Low Asset

Banking risk monthly outlook: February 2022

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  1. Further cut of reserve requirement ratio in mainland China to
    boost loan disbursements
  2. Extension of Bangladesh’s loan-classification relaxation on
    asset-quality reporting
  3. Capital injections for Turkey’s state-owned banks likely on the
    horizon
  4. Details on the sale of Citigroup’s Citibanamex
  5. Completion of Central Bank of Lebanon (Banque du Liban: BDL)
    audit
  6. Rising interest rates in Sub-Saharan Africa likely to affect
    asset quality

Further cut of reserve requirement ratio in mainland China will
likely boost loan disbursements broadly.

After the central bank cut both the short-term and the
medium-term loan prime rates in recent weeks, IHS Markit experts
judge it likely that considering the reserve requirement ratio
(RRR) is still at around 8.4% after it was reduced in December
2021, there is room for a further cut in the first quarter.
Overall, we expect credit growth in mainland China to be around
11.6% in 2022.

chart credit growth in mainland China

The impact from the extension of Bangladesh’s
loan-classification relaxation on asset-quality
reporting.

At the end of 2021, Bangladesh authorities had shown willingness
to relax the minimum loan-repayment requirement for a loan to be
classified as normal; this policy will likely continue into 2022.
Although the regulators may show resilience and a strong stance
towards better loan classification, in the beginning, IHS Markit
experts expect these will once again relax. We expect the
non-performing loan (NPL) ratio to remain around 8.3% for 2022.

Gross non-performing loans (NPL) in Bangladesh

Capital injections for Turkey’s state-owned banks
likely on the horizon.

Turkey’s sovereign wealth fund (Türkiye Varlık Fonu Yönetimi:
Turkey Wealth Fund, or TWF) is likely to inject capital into the
country’s three state-owned banks in the first quarter to maintain
expansion capital and boost capital buffers that have been eroded
by rapid lending and higher risk-weighted assets. Not yet announced
officially, the TWF is rumored to be considering a TRY51.5-billion
(USD3.8-billion) capital infusion into state-owned banks including
Ziraat Bank (TRY22.5 billion), Halkbank (TRY13.5 billion), and
Vakifbank (TRY13.5 billion), which we expect to occur before the
end of the first quarter. Although still above local requirements
(Tier 1 minimum of 8.5% including capital conservation buffer),
state-owned banks have the lowest cushion when compared with
private and foreign-owned banks. In light of low profitability, we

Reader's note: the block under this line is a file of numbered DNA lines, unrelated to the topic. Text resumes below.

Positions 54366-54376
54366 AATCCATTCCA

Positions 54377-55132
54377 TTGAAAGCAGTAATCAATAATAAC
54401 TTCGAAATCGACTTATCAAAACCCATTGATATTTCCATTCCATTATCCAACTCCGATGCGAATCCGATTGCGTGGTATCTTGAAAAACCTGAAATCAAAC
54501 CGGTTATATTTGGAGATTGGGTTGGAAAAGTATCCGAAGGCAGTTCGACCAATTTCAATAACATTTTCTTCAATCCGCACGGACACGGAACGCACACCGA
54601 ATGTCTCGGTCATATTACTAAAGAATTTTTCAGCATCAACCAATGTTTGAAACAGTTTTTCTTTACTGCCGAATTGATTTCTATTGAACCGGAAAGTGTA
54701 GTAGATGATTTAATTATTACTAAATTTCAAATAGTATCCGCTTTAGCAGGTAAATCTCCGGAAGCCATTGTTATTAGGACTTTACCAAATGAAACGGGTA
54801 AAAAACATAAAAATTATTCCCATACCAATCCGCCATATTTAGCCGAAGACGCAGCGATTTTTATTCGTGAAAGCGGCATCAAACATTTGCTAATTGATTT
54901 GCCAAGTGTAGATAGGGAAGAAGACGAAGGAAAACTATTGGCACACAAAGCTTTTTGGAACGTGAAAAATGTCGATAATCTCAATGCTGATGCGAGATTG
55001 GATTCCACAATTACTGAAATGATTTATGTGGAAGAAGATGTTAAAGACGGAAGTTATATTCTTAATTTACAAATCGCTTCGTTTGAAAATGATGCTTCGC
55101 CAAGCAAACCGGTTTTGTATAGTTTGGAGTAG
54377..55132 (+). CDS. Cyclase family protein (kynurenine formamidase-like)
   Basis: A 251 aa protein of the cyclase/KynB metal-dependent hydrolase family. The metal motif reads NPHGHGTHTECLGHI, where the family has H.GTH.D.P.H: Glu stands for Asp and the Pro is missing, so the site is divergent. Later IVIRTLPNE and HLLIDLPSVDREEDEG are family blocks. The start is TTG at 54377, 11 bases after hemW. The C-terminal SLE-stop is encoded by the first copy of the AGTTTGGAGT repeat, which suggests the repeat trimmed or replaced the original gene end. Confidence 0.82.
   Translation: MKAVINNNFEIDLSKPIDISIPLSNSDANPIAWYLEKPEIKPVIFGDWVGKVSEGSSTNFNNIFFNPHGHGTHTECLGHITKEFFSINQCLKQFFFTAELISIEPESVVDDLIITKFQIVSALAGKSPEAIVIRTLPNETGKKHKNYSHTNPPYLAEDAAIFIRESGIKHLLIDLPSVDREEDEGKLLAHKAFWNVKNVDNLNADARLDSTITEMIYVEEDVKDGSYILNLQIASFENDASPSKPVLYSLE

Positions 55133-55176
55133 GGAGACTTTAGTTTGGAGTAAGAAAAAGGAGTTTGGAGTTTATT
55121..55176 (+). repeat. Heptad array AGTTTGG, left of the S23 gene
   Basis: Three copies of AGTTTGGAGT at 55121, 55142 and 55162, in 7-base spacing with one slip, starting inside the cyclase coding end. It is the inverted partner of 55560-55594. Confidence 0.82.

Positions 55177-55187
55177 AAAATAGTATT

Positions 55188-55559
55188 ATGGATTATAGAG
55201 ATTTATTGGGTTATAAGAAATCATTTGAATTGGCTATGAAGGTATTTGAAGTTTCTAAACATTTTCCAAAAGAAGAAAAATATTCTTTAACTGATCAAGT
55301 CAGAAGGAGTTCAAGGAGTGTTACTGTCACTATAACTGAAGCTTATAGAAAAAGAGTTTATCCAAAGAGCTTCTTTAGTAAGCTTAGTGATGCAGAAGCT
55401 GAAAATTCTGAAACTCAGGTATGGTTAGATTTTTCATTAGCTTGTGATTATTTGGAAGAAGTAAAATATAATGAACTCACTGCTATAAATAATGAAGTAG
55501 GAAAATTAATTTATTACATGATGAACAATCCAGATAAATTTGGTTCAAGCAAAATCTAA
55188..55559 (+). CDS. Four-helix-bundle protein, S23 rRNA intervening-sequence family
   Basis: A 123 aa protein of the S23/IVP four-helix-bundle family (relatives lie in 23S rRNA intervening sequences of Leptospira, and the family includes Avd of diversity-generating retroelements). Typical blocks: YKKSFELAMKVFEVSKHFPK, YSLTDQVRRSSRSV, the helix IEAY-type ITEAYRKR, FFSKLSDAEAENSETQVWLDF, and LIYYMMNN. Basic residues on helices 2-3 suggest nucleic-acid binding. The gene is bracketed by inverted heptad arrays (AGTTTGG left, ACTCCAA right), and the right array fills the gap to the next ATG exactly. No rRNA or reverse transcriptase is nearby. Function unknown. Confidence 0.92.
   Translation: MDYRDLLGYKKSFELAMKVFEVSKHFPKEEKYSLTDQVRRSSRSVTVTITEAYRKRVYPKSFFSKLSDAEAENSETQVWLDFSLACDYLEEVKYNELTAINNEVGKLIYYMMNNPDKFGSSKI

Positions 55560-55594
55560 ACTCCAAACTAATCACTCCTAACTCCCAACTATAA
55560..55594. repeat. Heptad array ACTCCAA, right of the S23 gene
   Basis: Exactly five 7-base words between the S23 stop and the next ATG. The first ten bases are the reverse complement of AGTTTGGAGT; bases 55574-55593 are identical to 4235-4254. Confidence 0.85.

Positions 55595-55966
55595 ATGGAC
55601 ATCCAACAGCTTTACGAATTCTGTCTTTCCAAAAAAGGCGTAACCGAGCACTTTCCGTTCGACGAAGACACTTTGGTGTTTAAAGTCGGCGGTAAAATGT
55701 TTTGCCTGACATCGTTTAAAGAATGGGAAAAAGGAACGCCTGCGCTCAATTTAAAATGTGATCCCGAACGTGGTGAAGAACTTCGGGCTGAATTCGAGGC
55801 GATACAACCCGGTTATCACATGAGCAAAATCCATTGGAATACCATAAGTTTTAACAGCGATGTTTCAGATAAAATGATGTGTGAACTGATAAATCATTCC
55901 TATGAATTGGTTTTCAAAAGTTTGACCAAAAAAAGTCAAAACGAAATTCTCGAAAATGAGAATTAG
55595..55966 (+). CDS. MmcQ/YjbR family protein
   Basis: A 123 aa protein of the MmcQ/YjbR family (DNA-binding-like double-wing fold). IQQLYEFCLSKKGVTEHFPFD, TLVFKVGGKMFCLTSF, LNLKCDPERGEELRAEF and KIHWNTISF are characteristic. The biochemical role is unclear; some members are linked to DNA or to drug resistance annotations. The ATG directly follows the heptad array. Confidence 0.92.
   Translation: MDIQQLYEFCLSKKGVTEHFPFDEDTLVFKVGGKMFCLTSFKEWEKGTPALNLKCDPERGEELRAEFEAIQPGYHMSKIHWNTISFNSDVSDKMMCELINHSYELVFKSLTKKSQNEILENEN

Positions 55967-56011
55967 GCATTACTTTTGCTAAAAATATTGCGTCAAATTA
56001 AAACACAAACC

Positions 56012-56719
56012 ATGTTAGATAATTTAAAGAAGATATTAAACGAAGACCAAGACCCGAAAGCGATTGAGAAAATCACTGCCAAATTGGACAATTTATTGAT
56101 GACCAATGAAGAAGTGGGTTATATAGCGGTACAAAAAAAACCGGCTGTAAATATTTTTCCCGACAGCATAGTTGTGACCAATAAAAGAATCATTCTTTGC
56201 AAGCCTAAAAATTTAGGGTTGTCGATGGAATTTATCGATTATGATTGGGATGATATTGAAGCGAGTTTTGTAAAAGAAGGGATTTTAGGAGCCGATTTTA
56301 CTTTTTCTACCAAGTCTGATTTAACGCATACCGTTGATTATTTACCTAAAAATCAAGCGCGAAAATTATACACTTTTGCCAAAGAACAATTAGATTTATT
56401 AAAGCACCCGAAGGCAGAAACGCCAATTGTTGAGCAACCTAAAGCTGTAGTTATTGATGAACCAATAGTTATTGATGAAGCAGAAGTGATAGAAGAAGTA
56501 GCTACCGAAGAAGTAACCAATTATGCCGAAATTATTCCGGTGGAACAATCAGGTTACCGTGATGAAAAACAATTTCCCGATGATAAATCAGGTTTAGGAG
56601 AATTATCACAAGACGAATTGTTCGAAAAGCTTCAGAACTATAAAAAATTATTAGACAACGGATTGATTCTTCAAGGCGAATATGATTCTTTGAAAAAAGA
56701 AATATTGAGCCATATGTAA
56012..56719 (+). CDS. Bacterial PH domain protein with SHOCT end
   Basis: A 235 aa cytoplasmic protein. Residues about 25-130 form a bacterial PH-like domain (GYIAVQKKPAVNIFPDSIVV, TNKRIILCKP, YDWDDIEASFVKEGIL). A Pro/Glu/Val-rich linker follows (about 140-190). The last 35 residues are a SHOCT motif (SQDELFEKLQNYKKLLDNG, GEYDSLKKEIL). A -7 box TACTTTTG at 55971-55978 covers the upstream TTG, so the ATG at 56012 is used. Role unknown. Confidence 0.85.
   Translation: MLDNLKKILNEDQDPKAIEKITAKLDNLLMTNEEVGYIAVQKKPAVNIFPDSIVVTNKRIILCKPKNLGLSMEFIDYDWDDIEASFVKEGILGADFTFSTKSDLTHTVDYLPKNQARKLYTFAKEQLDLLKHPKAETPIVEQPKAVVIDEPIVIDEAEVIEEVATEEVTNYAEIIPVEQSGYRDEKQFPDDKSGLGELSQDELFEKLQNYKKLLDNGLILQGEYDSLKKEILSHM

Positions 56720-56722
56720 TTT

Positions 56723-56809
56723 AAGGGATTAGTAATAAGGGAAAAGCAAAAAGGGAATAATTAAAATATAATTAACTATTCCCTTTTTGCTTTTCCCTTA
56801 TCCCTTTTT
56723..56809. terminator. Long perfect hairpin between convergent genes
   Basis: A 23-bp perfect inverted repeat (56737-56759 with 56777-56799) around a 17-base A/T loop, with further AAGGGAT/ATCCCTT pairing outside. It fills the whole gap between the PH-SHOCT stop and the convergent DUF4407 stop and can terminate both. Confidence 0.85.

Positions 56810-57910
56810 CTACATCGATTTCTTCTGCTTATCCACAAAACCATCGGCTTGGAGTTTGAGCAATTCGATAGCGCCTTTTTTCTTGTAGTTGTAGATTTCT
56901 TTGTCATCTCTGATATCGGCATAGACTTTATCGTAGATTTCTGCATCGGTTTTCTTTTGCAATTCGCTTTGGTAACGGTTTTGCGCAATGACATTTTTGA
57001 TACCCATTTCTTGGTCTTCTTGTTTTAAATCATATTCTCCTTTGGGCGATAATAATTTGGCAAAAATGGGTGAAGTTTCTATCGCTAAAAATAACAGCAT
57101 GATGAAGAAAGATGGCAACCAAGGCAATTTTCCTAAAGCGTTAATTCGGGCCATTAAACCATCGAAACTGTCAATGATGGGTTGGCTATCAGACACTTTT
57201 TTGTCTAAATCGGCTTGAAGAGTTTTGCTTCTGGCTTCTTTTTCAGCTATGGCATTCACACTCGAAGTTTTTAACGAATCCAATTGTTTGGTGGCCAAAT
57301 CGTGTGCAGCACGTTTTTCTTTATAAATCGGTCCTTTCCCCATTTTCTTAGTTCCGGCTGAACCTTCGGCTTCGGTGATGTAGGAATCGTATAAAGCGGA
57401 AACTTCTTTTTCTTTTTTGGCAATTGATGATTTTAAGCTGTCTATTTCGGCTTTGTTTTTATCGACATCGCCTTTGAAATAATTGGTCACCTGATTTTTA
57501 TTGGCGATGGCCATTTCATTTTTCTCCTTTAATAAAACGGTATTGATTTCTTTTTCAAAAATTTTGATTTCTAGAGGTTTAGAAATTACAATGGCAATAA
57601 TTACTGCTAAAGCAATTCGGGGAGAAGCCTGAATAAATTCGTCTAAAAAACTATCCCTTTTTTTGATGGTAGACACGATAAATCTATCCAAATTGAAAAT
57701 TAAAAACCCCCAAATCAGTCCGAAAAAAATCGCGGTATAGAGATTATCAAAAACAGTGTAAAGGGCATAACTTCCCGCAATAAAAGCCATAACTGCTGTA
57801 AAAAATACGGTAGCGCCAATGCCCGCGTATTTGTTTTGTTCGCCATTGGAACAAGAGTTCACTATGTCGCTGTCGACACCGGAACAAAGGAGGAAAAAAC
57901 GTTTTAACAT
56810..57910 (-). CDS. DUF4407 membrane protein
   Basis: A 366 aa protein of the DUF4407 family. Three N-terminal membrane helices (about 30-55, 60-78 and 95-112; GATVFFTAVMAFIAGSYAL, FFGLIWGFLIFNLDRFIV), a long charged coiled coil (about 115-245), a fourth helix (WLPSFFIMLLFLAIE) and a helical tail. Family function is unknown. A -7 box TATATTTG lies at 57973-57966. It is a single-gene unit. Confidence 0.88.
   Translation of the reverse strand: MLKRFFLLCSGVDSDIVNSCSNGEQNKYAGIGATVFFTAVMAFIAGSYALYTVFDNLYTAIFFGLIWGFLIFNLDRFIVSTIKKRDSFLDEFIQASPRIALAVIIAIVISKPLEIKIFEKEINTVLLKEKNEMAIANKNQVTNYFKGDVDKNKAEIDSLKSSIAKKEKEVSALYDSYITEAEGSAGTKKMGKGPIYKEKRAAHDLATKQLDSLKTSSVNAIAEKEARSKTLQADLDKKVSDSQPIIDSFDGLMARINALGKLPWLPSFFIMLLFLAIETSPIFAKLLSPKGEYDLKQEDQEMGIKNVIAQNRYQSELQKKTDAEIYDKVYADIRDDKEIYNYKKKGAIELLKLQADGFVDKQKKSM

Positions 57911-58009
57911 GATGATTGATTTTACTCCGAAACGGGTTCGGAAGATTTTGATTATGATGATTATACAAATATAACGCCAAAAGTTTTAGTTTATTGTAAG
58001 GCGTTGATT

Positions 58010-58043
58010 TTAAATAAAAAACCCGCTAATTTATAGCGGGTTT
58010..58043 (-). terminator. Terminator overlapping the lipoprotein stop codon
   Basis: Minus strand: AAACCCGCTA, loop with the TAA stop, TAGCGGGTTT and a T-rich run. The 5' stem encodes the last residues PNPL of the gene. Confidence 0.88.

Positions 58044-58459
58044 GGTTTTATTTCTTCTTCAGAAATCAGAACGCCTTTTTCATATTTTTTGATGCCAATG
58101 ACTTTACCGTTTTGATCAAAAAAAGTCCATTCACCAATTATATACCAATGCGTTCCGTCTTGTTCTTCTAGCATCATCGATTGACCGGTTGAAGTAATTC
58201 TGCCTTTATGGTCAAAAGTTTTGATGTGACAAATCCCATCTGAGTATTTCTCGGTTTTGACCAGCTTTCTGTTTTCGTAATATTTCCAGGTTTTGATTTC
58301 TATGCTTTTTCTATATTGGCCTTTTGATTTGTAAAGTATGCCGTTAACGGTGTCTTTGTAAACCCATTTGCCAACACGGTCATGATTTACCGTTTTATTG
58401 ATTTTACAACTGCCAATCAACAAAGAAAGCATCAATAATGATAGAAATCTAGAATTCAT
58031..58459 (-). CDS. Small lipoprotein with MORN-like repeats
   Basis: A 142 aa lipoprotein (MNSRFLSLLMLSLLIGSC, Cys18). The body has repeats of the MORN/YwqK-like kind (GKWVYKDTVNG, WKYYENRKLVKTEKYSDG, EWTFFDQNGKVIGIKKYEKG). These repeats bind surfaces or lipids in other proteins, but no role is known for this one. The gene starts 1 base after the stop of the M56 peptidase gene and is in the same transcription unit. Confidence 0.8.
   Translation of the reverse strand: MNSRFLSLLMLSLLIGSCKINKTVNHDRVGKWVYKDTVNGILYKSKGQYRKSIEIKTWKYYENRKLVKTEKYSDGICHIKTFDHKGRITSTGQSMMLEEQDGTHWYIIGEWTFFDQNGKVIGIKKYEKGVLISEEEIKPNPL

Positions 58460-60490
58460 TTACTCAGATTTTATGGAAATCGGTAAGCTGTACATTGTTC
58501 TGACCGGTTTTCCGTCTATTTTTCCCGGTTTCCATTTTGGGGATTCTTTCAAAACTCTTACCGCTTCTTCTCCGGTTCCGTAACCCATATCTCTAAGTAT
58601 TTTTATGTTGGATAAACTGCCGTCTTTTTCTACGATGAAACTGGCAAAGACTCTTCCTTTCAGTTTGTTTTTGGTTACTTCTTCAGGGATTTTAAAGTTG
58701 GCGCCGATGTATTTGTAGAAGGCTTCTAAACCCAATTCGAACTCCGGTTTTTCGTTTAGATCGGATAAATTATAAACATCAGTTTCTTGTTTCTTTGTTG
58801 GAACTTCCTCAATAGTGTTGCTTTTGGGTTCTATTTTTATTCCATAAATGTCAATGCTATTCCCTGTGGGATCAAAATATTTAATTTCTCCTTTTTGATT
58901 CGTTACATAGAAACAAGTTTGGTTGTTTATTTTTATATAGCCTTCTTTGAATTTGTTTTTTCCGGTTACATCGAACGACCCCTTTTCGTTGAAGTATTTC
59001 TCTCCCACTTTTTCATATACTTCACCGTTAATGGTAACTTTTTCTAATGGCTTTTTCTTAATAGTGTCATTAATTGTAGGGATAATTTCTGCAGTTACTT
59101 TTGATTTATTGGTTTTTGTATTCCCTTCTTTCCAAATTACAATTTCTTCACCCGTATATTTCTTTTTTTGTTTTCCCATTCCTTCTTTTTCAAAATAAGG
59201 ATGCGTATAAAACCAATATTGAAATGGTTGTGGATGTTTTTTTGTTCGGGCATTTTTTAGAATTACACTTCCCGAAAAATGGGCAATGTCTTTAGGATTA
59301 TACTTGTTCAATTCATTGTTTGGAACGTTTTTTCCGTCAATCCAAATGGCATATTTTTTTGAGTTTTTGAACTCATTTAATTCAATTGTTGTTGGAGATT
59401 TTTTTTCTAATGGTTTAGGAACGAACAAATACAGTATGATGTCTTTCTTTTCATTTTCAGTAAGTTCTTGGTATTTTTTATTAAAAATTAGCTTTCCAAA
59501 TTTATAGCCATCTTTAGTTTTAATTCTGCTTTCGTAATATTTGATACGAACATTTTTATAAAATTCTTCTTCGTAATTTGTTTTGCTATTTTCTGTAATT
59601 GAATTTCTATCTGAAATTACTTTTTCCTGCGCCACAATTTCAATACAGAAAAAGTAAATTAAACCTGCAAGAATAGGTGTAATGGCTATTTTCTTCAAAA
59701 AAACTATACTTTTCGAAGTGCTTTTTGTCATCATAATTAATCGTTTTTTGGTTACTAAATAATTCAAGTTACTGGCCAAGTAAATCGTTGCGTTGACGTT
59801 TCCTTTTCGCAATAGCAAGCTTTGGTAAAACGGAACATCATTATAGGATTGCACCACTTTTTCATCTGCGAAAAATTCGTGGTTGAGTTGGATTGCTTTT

expect credit growth to be curtailed if state-owned banks do not
receive capital injections soon.

capital injections turkish banks

Developments relating to the sale of Citibanamex in
Mexico.

Citigroup announced on 12 January that it will be selling most
of the portfolio and assets of its branch in Mexico, remaining as a
small-sized corporate banking institution. The decision follows
four complicated years at the branch, with relatively low
profitability and significantly low credit growth. Over the course
of February – and then later through the year – we expect that
further details will be provided about the sale process and some of
the potential buyers, which could shape the banking sector going
forward.

Mexico bank complications possible sale

Completion of Central Bank of Lebanon (Banque du Liban:
BDL) audit would begin estimating the scale of financial sector
recapitalization needs.

In October 2021, Lebanon contracted with a third-party auditor
to estimate the size of the BDL’s debt burden and potential losses.
Originally contracted for completion within 12 weeks, the audit by
Alvarez and Marsal could be completed in February, having
reportedly been delayed because of a lack of BDL responsiveness to
data requests. Quantifying the scale of BDL losses is a critical
first step in Lebanon restarting stalled talks with the
International Monetary Fund (IMF) seen as needed to restructure the
banking sector. IHS Markit experts previously noted that sovereign
debt holdings (10% of total assets) and deposits at the BDL (60% of
total assets) make up most of the banking sector’s assets. Based on
recent government payments, we estimate that a de facto reduction
of 50% on local currency-denominated debt and 92% on foreign
currency-denominated debt has already occurred – a likely
indication of what could be considered sustainable going
forward.

Lebanon recapitalization

Rising interest rates in Sub-Saharan Africa likely to
affect banks’ asset quality.

At the onset of the pandemic, most countries in Sub-Saharan
Africa adopted an accommodative monetary policy to support their
economies. However, because of significant inflation risks, IHS
Markit experts forecast risk to interest rates in some of
Sub-Saharan Africa’s largest economies, namely Angola, Ghana,
Kenya, Nigeria, and South Africa, to be towards the upside for
2022. We forecast an average NPL ratio of 11.7% for these five
countries for 2022 and significant interest rates hikes, at a time
when these countries are already battling with asset-quality
challenges (particularly Angola, Ghana, and Kenya) because of
legacy problem loans and ongoing stresses related to the pandemic.
In addition, further interest-rate hikes will push banks to lend
more to the sovereign, which in the case of Sub-Saharan Africa is
already at a notable level.

SSA NPL non-performing loans rising interest rates


Posted 08 February 2022 by Natasha McSwiggan, Senior Economist, Banking Risk, IHS Markit

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